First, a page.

Flagstaff Smiles

How to Treat Periodontal Disease

October 28, 2021
7 Min Read
How to Treat Periodontal Disease

Almost 70% of Americans will develop periodontal disease — gum disease in the form of gingivitis or periodontitis — during their lifetime. In the form of gingivitis, periodontal disease is easily treated and reversed; it doesn’t need to be a serious medical issue. If it progresses to periodontitis, though, it can result in the destruction of gum tissue and even tooth loss.

The good news is that there is an entire dental specialization that deals specifically with treating periodontal disease and restoring and protecting the health of your gums. That specialization is called periodontics. In a way more specialized than general dentists at a dental office near you, periodontists use several different types of periodontics treatment near you.

If you’ve been diagnosed with gingivitis usually caused by plaque buildup, you may be experiencing: red, tender and swollen gums; bloody gums while brushing and flossing; a foul taste in your mouth; and persistent bad breath. You can reverse gingivitis by renewing your commitment to daily dental hygiene habits: brushing, flossing, using mouthwash, attending dental checkups twice a year, receiving all recommended dental treatment and having your teeth cleaned annually (or as directed). If that gingivitis progresses to periodontitis, on the other hand, merely renewing your daily dental hygiene habits will not be enough to restore your gums to good health. At that point, receiving periodontal disease treatment from Flagstaff Smiles will be essential to restore the integrity and health of your gums and teeth. Here is an introduction to the types of available gum disease treatment in Flagstaff.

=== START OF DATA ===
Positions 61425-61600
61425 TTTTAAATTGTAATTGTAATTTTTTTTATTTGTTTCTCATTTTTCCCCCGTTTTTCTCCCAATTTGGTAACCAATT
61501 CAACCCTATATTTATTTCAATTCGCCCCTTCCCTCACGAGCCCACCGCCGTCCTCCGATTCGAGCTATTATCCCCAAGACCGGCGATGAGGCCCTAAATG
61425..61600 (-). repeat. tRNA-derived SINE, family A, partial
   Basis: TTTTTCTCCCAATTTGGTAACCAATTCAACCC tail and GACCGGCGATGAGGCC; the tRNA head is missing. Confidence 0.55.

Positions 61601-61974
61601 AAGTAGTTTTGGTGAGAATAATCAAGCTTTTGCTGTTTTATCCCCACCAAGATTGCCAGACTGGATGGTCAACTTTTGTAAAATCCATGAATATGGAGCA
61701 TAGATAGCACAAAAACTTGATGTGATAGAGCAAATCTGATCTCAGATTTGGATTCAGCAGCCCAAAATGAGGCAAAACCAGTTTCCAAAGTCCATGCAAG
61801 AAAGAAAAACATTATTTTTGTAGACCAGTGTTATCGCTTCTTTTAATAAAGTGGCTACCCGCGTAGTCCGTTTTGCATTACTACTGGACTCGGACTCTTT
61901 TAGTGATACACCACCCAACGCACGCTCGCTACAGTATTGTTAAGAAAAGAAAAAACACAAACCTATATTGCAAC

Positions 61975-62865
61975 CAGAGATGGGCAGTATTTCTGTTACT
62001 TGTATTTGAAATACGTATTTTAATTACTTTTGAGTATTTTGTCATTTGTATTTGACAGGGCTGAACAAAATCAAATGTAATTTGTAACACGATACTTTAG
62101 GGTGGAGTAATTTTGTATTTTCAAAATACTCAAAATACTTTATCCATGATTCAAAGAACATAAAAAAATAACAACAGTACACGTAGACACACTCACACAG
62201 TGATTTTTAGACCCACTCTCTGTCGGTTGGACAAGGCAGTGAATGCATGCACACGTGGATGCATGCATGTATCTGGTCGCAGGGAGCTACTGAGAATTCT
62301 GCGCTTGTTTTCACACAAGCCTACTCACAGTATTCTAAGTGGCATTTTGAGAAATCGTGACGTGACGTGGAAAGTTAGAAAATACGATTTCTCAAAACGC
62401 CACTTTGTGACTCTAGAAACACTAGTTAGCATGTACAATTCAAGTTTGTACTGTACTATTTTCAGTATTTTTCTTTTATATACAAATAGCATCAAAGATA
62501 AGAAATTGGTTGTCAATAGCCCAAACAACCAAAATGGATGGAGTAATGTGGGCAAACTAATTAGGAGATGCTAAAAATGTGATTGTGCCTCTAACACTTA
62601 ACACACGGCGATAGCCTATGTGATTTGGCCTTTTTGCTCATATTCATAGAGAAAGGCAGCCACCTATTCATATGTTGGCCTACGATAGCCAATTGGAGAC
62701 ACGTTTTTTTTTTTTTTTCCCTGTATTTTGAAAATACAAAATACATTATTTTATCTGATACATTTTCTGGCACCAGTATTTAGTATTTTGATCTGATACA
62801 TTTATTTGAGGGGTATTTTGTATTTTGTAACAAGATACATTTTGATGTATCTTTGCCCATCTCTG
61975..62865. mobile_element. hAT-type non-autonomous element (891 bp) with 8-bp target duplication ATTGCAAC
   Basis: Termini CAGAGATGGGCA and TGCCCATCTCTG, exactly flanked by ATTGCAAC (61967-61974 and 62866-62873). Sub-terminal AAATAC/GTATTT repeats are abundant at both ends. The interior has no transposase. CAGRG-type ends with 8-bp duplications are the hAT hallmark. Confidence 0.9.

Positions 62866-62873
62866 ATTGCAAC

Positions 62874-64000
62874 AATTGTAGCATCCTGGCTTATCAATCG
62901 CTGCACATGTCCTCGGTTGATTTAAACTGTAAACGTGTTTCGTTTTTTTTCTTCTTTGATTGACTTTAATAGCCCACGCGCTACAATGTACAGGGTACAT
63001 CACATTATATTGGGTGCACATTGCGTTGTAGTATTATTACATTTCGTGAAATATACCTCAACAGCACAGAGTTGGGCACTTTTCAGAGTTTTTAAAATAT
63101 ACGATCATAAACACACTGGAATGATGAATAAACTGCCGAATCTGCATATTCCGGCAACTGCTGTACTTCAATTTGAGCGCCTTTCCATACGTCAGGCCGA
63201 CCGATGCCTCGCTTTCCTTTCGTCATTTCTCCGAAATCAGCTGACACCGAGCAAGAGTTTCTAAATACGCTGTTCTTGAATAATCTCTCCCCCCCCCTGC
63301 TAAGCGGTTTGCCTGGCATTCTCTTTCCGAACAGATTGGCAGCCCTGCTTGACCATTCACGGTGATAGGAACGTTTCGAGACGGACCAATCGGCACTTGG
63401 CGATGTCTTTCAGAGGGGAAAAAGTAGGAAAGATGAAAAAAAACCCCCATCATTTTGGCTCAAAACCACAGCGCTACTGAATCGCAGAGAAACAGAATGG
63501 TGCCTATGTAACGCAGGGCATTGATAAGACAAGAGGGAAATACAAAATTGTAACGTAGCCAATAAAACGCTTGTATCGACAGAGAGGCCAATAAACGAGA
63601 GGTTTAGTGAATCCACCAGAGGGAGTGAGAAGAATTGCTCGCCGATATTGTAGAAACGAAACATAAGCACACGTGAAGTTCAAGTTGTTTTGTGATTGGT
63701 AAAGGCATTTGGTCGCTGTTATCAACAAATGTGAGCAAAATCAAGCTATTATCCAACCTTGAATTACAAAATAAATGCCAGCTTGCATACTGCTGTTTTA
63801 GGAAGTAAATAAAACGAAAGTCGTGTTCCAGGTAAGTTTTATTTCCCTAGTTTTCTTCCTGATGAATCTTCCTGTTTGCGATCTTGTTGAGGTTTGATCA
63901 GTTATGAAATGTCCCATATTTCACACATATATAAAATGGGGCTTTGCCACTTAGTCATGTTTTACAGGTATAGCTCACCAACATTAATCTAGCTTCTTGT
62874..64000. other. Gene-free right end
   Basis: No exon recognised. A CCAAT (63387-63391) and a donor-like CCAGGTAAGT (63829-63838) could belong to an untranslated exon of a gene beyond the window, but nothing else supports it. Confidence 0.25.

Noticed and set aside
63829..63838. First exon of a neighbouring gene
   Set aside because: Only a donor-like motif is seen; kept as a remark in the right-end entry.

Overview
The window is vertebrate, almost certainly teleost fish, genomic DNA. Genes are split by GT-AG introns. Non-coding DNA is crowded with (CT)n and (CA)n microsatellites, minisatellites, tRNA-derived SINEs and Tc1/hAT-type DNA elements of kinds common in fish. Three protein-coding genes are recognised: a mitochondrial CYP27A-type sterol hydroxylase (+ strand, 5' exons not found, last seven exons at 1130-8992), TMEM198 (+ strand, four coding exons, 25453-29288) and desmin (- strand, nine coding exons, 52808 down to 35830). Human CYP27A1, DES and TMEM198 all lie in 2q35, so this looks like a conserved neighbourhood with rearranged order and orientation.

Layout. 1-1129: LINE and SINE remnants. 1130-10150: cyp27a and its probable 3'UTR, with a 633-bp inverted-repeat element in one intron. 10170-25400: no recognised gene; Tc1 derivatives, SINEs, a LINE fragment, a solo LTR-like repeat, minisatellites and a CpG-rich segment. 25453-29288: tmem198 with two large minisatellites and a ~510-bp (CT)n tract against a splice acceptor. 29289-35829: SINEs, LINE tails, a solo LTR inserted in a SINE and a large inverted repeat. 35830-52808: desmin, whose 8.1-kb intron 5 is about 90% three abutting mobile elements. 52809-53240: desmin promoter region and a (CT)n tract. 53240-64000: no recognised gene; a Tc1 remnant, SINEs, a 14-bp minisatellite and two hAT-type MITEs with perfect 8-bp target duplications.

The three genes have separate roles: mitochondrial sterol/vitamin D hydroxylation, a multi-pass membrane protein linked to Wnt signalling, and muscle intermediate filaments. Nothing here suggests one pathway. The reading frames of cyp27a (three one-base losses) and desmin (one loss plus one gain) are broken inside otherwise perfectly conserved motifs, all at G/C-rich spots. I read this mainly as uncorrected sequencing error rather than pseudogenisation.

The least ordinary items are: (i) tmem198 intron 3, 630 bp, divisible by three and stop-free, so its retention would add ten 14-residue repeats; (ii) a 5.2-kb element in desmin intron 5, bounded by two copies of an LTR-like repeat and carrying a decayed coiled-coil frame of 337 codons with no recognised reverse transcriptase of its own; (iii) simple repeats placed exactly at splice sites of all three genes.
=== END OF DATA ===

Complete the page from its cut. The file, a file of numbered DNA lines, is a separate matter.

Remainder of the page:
Best Periodontal Disease Treatments

Root planing

If you’ve undergone professional teeth cleaning by a dentist in Flagstaff, you’ve experienced root planing to some extent. Root planing is the process of removing tartar (plaque that has hardened onto your teeth and roots) from teeth and the roots of teeth. During teeth cleaning, hygienists remove tartar from below the edge of your gums. Dentists who specialize in periodontics in Flagstaff perform root planing to remove tartar and bacteria below the gum line and on the roots of your teeth. Doing so will slow the progression of periodontitis and help the gums that receded from your teeth to re-attach to the roots of your teeth.

Gingival grafts

If progressive periodontal disease has caused your gums to recede significantly, the resulting exposure of your roots can result in significant tooth sensitivity and vulnerability to tooth decay affecting your roots and the further acceleration of periodontal disease. One form of periodontal disease treatment near you is to relocate tissue from the roof of your mouth, for example, to your gums to restore receded gums and to protect the roots of your teeth. The procedure is performed under local anesthesia.


A gingivectomy is essentially the opposite of a gingival graft and is a procedure conducted using soft tissue lasers. Those soft tissue lasers are used to remove infected gum tissue from your gums. Laser-based treatment offers the advantages of being incredibly precise (meaning that healthy tissue will be preserved and undisturbed) and capable of killing bacteria present in the gums as well. Laser-based treatment also produces little to no bleeding, meaning that the risk of infection and recovery time will be sharply reduced. Gingivectomies are conducted on patients with relatively severe gum disease that has caused significant gum recession.

Crown lengthening

Crown lengthening is a specific application of the gingivectomy treatment method that does more than just eliminate infected gum tissue. Many people who have suffered gum and tooth deterioration as the result of periodontitis have insufficient natural tooth matter to hold a dental crown or filling to repair a cavity. In those situations, using lasers to remove infected gum tissue will simultaneously treat your periodontitis and increase the tooth surface to support a crown or receive a filling. Dental crowns will protect your teeth from infection and damage while replacing any lost structural strength. Fillings will arrest the progress of tooth decay to, hopefully, eliminate the need for a tooth extraction.

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